I hope everyone is having a good week. I’ve been a bit busier than usual, and as far as the astronomer in me is concerned, weather hasn’t cooperated – I haven’t been able to capture any good photos of the Perseus Double Cluster like I planned. Rain and clouds all week, but I’m patient, and this particular group of stars isn’t going anywhere soon!
Did anybody get up and see the Lunar occultation of Regulus this morning? If so, I’d love to hear about what you saw. (I’m writing this BEFORE Sunday, so at this point I don’t know whether I saw it or not! But I’ll let you know!)
This week, we have a notable meteor shower, the Orionids, and luckily for us, it will peak just as the Moon is new, and dark skies will prevail. As you can probably guess from the name, these meteors appear to originate from the vicinity of Orion, which is high in the sky in the early morning hours. As I’ve discussed before, this is actually the direction Earth is travelling as it plows through a stream of dust and debris left by – in this particular case – none other than Halley’s Comet.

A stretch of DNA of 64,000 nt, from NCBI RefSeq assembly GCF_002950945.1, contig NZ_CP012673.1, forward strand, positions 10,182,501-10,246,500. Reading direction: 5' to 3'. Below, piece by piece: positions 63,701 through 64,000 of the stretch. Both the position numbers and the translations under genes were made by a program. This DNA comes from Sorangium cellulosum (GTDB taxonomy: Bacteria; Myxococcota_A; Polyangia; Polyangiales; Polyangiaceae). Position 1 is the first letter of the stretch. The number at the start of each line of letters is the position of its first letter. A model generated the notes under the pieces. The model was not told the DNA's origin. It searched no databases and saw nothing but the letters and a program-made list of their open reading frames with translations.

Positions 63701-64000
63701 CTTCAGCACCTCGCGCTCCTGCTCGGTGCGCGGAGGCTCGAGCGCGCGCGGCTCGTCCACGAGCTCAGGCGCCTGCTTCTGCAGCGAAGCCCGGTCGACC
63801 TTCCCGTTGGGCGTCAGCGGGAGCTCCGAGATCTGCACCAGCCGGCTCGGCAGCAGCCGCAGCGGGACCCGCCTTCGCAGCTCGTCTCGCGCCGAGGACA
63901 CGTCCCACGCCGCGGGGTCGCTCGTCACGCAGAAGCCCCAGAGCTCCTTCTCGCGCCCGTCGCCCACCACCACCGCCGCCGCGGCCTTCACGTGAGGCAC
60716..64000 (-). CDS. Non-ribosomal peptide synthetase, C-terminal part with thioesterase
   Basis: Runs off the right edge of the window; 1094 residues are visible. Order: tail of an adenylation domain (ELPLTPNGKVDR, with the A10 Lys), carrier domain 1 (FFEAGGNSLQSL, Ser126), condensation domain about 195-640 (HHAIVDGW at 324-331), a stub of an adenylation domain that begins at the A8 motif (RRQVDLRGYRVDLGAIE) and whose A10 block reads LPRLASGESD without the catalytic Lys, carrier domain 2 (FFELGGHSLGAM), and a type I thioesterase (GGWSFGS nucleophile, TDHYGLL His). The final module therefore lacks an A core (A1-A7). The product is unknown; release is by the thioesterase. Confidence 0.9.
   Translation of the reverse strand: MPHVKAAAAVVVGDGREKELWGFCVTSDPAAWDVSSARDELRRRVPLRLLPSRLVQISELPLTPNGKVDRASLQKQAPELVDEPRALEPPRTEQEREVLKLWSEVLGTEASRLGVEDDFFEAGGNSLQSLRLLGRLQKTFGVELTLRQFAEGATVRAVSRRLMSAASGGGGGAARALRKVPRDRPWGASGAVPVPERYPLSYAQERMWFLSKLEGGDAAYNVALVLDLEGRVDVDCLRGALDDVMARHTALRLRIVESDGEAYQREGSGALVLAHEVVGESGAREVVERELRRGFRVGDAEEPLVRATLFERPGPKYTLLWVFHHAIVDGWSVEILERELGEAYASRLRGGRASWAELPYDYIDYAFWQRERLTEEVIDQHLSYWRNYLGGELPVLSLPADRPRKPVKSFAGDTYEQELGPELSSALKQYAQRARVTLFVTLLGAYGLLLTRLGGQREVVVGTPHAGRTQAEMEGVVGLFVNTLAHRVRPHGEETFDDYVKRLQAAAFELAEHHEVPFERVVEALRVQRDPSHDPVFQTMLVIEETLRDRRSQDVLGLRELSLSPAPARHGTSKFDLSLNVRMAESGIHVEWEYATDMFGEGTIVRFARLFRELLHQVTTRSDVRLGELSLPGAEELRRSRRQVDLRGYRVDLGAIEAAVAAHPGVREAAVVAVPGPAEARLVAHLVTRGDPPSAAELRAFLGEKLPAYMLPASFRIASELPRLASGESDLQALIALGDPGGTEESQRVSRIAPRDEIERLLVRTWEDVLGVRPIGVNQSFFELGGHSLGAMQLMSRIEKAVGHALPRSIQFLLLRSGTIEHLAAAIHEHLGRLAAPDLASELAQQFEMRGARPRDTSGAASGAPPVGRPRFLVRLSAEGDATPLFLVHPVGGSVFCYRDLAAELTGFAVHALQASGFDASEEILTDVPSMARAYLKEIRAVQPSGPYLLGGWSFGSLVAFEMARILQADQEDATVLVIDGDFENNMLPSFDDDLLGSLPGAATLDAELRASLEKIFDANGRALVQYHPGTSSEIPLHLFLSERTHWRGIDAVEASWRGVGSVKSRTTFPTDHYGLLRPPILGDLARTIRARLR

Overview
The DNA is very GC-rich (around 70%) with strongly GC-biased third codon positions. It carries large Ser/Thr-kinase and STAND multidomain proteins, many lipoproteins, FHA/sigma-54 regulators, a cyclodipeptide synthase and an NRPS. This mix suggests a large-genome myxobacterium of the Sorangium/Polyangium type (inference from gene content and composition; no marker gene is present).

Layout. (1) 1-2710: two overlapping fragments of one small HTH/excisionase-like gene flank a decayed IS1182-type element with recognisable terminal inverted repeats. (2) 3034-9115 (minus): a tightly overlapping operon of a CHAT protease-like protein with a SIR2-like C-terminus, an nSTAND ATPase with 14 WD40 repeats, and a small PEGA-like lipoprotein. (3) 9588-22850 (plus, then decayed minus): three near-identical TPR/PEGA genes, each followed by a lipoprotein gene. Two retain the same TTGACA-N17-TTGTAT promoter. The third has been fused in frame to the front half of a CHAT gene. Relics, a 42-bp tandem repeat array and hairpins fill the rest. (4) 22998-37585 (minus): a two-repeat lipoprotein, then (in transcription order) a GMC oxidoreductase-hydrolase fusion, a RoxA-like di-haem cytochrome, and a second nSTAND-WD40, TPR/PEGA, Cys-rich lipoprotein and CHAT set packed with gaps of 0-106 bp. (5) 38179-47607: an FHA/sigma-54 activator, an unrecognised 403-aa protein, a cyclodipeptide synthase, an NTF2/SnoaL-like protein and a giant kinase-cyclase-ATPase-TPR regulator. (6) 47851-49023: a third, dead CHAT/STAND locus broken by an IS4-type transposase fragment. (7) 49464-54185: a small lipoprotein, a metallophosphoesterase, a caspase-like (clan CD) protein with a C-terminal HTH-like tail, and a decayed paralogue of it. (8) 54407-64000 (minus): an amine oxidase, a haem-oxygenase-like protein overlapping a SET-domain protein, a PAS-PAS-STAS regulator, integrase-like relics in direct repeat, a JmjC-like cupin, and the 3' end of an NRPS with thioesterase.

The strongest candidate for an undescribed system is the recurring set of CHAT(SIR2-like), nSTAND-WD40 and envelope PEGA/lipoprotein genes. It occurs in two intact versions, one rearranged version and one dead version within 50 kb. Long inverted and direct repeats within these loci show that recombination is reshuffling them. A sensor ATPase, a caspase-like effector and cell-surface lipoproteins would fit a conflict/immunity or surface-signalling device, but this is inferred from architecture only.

If you recall, we had another Halley-induced shower back in May, the Eta Aquariids. What’s actually going on here is that Earth intersects Halley’s orbit, and its stream of dust, twice each year – one cloud in the path taken by the comet as it was heading toward the sun, and another as it was headed away. These clouds are actually orbiting the sun as well, so that the entirety of the comet’s orbit is a big dusty track that we keep crashing through.
Only, it’s not a very tight track. More like a wide river. We can actually see Orionids for about a month. Unlike some other showers (Perseids) that tend to be dense showy displays that happen in a very narrow window of time, Orionid meteors sputter, with an occasional flurry, to a maximum of 10-20 meteors per hour, but might be seen off and on for weeks.
This year, the shower is expected to peak on Saturday the 21st, and it happens to coincide with the new Moon, so the skies will be nice and dark and even the dimmest meteors will be visible. So, take a blanket and a friend, and find a place to lie down after Friday or Saturday merry-making – 1 to 2 am should be perfect – and enjoy the free light show!
Get Out There!